Tahitian local driving through Teahupoo, Tahiti
If you’re looking at these images by surf photographer Russell Ord and feeling a sliver of uneasiness, well then you are not alone. Just thinking about trying to coordinate timing of shooting, swimming, and breathing, you can’t help but wonder, “Man, how does this guy still have his camera in tact?” Not to mention his limbs and head. But regardless of whether you think you could step into Russell's fins or not, there is an indisputable fact that the waves in Russell Ord’s phenomenal images are mighty heavy. And without a doubt, he clearly entertains adrenaline as a frequent guest, for it takes a special sort of athlete and risk taker to capture photographs in such turbulent environments.
Cyclops, Western Australia
Whether under the surface or above, Russell has a signature quality to his images. The texture of his waves mimics cut glass, and the action depicted from both nature and sportsmen gives the viewer the sense that they are a part of the action.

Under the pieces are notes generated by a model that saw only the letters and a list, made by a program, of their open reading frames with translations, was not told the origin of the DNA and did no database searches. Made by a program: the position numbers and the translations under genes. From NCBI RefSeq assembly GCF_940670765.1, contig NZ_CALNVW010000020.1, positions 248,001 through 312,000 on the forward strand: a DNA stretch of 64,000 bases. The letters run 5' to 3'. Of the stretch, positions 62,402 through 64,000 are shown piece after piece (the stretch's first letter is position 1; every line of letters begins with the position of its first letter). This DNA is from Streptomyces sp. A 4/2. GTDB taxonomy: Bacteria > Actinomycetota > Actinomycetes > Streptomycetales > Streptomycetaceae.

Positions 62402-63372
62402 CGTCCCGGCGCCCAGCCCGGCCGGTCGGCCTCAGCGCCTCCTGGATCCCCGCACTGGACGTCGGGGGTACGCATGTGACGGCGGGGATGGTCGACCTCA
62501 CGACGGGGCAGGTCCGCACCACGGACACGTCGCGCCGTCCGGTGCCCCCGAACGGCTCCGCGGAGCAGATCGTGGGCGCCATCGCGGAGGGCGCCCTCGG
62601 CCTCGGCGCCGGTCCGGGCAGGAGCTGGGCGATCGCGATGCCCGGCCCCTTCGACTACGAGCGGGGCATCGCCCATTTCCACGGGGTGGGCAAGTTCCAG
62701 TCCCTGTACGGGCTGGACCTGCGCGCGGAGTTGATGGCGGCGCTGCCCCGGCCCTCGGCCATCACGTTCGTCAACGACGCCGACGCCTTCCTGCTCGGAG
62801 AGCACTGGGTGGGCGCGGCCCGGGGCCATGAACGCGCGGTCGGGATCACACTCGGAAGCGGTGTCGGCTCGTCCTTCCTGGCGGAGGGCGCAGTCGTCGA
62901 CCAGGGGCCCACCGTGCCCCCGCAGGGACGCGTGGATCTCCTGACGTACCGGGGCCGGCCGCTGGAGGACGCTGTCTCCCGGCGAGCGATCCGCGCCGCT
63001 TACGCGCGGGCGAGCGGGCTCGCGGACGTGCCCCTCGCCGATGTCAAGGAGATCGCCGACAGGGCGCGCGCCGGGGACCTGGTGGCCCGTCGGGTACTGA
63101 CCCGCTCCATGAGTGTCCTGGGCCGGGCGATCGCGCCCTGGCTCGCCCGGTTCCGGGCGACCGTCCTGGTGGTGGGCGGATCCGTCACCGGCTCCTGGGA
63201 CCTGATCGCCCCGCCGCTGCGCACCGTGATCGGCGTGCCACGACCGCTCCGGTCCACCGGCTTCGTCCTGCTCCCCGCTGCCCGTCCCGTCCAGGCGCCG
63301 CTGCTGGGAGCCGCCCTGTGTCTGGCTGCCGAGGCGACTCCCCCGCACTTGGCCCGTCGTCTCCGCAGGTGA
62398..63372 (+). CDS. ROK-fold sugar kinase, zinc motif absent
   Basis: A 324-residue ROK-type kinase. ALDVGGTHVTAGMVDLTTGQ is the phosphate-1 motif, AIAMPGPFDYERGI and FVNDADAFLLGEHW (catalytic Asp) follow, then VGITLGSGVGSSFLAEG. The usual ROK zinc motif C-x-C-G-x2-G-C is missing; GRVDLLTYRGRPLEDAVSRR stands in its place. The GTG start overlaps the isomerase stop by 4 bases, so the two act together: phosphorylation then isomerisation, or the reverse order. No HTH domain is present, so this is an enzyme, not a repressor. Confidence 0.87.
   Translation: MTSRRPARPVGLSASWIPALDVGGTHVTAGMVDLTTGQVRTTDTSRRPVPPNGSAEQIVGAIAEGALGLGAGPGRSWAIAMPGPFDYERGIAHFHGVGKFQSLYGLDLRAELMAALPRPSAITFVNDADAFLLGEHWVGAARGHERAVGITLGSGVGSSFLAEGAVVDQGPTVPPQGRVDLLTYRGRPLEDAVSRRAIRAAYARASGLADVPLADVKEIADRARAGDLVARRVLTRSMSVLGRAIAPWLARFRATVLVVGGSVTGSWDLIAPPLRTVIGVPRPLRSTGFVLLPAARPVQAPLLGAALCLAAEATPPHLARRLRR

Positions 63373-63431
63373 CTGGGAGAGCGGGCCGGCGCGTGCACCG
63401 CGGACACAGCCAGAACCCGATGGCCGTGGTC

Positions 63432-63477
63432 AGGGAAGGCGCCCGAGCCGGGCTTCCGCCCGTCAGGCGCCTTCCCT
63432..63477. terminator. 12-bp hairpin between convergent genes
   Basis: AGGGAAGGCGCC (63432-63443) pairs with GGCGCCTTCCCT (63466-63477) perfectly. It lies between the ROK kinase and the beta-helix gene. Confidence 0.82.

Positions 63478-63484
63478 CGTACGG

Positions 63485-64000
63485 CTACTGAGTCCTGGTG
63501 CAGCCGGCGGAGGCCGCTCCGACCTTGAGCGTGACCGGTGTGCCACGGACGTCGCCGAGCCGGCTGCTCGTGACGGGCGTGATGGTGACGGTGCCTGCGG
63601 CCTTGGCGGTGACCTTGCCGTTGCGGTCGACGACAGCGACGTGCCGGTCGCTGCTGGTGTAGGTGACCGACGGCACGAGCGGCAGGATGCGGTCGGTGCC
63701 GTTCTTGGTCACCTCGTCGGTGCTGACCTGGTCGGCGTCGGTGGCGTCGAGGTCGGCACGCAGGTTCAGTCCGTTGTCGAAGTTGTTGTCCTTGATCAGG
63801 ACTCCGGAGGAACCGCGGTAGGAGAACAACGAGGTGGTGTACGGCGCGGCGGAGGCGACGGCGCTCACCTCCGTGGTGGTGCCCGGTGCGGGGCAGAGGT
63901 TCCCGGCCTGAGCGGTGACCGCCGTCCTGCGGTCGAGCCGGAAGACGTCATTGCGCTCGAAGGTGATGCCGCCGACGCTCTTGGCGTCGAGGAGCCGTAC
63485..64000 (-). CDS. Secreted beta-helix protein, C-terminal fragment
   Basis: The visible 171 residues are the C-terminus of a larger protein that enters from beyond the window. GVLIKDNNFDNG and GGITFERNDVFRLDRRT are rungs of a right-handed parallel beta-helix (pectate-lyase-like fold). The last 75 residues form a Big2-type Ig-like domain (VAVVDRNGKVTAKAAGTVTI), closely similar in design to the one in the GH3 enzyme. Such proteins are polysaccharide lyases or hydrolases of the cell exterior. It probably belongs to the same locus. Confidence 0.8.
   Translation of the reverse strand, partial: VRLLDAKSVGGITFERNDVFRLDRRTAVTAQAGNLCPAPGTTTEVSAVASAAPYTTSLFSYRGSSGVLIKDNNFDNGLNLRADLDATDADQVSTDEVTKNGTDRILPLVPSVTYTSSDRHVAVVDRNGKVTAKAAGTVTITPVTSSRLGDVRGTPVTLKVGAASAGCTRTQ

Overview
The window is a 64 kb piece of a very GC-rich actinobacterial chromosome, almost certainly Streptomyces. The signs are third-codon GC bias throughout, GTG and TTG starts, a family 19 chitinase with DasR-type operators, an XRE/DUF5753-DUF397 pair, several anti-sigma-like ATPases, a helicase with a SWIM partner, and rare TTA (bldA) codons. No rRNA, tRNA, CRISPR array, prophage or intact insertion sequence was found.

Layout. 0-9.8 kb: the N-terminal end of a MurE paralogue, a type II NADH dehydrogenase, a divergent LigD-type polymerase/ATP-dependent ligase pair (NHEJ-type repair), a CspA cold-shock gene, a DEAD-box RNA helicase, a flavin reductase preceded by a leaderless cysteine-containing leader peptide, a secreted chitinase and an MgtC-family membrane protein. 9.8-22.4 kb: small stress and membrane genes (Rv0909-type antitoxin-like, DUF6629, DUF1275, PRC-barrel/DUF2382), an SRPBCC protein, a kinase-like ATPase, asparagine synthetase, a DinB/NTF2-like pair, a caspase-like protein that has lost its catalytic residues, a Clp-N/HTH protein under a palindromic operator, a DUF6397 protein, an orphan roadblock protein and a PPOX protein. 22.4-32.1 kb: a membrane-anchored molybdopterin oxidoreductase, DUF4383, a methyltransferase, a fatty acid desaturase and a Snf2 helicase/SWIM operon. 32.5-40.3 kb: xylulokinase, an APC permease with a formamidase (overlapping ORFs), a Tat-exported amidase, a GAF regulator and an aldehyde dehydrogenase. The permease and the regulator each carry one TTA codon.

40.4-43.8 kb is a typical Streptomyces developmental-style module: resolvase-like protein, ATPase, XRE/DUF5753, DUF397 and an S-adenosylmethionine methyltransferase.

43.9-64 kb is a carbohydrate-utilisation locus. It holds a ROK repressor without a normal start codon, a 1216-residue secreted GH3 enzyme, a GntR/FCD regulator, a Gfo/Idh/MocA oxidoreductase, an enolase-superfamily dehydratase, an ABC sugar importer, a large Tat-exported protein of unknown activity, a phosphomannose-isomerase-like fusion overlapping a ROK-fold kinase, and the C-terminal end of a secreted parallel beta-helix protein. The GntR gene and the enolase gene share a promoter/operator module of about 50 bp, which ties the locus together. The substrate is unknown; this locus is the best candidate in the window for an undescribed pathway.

To top it off, Ord’s giant mountains of watery glass are not only heavy, but being located off of his home of Margaret River in Western Australia, those waves are also cold and have been known to be home to more than a few toothy friends who have, in the past, made mistakes in their culinary choices. And so kudos to Russell, who is willing to take the challenge of adventuring into the watery wild in order to show the world some of the oceans’ most spectacular displays of grandeur.
Jacob Willcox under a North Western backlit lip
Russell says: “The last few years I’ve kind of gone away from capturing every single moment, and now I’m just trying to get that one moment that’s challenging to myself. So that means swimming right into the thick of things and seeing what we can do! Your whole life revolves around that: what you eat, how you breathe and how you train.”
Michel Bourez standing comfortably at his home break, Teahupoo, Tahiti
The middle of the Indian Ocean
Dean Morrison taking on the might of the ocean at a secluded reef south of Margaret River, Australia
Ben Harland threading his way through an Indonesian barrel
Always a difficult angle to photograph: Jack Robinson home at the Box surf break, Australia
Camping out in the elements with filmmaker Darren McCagh, waiting for the right conditions
Russell Ord’s “flipper” (as they call them in surfing) sticks out as he ducks under the wave
To see more of Russell's work, check out his website: www.russellord.com.
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